Ohio Gov. John Kasich addresses the 2016 National Convention of the NAACP, Sunday, July 17, 2016, in Cincinnati. (AP Photo/Gary Landers) (AP)

John Kasich signs strict 20-week abortion ban, but is lauded for vetoing 6-week ban

Republicans in Ohio wanted a more restrictive "Heartbeat Bill" to ban abortions as early as six weeks


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Sophia Tesfaye
December 14, 2016 2:53AM (UTC)

The so-called moderate Republican governor of Ohio who many political commentators suggested as a potential running mate for Hillary Clinton demonstrated that he is squarely in the mainstream of the modern Republican Party Tuesday when he signed into law one of the strictest restrictions on abortion access in the nation.

Ohio became the 18th state to sign into law a statute banning abortions after 20-weeks when Kasich signed the Republican-approved legislation on Tuesday. The newly signed legislation is Kasich’s 18th restriction on abortion rights during his two gubernatorial terms, the Columbus Dispatch reported:

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The new abortion regulations, which will take effect in 90 days, will make it a fourth-degree felony for a physician to perform an abortion after 20 weeks of pregnancy except to save a mother's life. The felony is punishable by up to 18 months in prison. A conviction also would result in the loss of a physician's medical license.

On the same day, the Ohio Governor vetoed an even stricter restriction on abortions beyond 6-weeks, the earliest a fetal heartbeat can be detected. Kasich was applauded for vetoing the controversial “heartbeat bill,” so extreme it was even opposed by several anti-abortion groups. Similar laws passed by Republicans in Arkansas and North Dakota have been ruled unconstitutional.

But Ohio's new 20-week ban is likely also unconstitutional. The Supreme Court’s 1973 Roe v. Wade decision protects a woman’s right to have an abortion up until the fetus is viable outside the womb, typically around 22 to 24 weeks of pregnancy. According to the Columbus Dispatch, only 145 of the nearly 21,000 abortions performed in Ohio last year occurred after 20 weeks.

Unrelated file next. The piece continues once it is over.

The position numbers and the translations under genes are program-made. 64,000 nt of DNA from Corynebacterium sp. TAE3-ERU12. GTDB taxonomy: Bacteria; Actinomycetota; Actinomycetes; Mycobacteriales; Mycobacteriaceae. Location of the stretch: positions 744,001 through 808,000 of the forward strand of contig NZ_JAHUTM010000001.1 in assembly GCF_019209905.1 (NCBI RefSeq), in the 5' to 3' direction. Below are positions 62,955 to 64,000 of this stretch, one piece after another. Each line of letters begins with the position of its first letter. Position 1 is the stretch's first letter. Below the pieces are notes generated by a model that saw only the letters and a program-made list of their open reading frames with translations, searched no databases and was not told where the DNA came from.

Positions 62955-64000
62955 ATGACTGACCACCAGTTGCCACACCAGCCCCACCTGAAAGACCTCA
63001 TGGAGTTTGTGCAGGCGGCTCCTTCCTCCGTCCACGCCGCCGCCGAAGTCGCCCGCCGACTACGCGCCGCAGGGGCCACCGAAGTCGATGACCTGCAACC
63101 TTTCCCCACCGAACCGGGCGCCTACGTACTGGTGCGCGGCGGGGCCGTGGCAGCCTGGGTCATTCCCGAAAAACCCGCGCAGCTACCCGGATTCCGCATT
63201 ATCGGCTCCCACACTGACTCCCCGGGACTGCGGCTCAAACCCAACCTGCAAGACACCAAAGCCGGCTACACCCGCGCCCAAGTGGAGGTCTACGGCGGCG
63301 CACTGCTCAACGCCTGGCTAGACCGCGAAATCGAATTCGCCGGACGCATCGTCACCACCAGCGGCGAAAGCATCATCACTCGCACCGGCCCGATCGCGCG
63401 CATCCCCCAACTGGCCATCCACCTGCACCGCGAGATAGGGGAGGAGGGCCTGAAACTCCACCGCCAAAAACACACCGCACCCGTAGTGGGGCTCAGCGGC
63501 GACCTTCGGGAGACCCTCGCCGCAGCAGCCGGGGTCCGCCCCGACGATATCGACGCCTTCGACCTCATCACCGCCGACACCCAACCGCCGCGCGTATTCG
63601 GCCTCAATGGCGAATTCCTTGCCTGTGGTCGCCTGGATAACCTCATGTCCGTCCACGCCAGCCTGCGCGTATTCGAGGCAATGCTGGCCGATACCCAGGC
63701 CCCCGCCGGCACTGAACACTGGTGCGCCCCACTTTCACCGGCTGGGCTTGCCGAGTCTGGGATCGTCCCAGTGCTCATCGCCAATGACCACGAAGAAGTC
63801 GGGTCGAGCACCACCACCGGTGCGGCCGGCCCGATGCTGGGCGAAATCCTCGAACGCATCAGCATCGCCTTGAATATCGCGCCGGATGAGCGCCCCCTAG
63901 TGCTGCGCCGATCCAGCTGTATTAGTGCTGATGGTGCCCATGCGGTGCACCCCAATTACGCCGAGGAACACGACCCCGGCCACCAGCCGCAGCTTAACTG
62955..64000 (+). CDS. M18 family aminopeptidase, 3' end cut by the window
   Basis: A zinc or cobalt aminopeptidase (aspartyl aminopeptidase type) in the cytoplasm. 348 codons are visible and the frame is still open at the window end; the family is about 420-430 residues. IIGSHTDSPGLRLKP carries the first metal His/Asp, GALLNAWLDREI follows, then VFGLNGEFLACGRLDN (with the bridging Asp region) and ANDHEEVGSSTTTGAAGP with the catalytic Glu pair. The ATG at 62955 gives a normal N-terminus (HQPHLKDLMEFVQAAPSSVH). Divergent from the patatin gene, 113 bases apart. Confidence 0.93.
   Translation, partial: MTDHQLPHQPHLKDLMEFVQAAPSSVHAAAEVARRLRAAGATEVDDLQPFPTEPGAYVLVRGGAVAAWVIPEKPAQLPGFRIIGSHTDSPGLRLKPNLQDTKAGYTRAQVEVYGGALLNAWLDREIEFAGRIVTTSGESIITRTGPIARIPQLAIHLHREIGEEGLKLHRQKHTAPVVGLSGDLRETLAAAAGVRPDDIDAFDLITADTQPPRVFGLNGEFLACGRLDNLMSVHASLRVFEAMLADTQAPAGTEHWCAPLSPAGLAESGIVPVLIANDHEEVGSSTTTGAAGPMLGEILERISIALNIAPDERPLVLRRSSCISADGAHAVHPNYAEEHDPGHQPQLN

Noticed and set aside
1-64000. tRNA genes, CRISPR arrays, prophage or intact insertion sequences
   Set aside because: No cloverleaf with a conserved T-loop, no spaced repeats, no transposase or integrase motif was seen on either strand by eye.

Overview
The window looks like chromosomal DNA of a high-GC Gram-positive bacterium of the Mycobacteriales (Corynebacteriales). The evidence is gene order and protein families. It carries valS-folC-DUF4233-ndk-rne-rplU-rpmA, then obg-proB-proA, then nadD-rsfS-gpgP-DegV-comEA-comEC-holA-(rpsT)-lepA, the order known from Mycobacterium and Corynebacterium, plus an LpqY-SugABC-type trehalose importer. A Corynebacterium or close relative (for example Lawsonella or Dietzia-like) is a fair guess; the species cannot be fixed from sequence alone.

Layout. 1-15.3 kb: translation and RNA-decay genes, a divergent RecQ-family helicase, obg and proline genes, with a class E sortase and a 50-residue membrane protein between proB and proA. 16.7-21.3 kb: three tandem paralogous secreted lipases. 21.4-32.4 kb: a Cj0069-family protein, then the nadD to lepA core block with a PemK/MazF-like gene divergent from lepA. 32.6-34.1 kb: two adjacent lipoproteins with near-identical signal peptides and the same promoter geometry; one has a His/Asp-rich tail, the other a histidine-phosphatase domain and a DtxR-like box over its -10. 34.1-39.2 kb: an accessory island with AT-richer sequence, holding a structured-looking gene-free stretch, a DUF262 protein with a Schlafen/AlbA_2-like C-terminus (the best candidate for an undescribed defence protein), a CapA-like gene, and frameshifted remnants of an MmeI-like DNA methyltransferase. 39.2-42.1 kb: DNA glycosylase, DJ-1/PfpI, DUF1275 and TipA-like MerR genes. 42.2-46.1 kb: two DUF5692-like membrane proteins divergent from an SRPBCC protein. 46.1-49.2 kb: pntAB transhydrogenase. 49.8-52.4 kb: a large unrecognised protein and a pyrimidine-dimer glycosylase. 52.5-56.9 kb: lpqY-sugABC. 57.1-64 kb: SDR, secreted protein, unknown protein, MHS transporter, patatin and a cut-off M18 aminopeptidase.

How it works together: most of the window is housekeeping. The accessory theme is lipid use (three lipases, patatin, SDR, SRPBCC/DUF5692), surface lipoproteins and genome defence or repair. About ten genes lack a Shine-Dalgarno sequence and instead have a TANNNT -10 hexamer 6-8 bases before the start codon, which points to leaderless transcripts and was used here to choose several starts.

Still, Ohio Republicans rammed through the bill that forbids termination of "a human pregnancy of a pain-capable unborn child" during a lame-duck flurry last week. Republicans even rejected a Democratic amendment that would have added exceptions for rape and incest into the 20-week ban.

Proponents of the ban argued it is necessary because fetuses can feel pain at 20 weeks. However, there’s no good medical evidence for that theory.

Emboldened by the election of Donald Trump, Senate Republicans in Ohio hope their extreme abortion ban will be upheld by the Supreme Court.

“A new president, new Supreme Court appointees change the dynamic, and there was consensus in our caucus to move forward,” Senate President Keith Faber recently told the Dispatch.

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Sophia Tesfaye

Sophia Tesfaye is Salon's Deputy Politics Editor and resides in Washington, D.C. You can find her on Twitter at @SophiaTesfaye.

MORE FROM Sophia TesfayeFOLLOW @SophiaTesfaye

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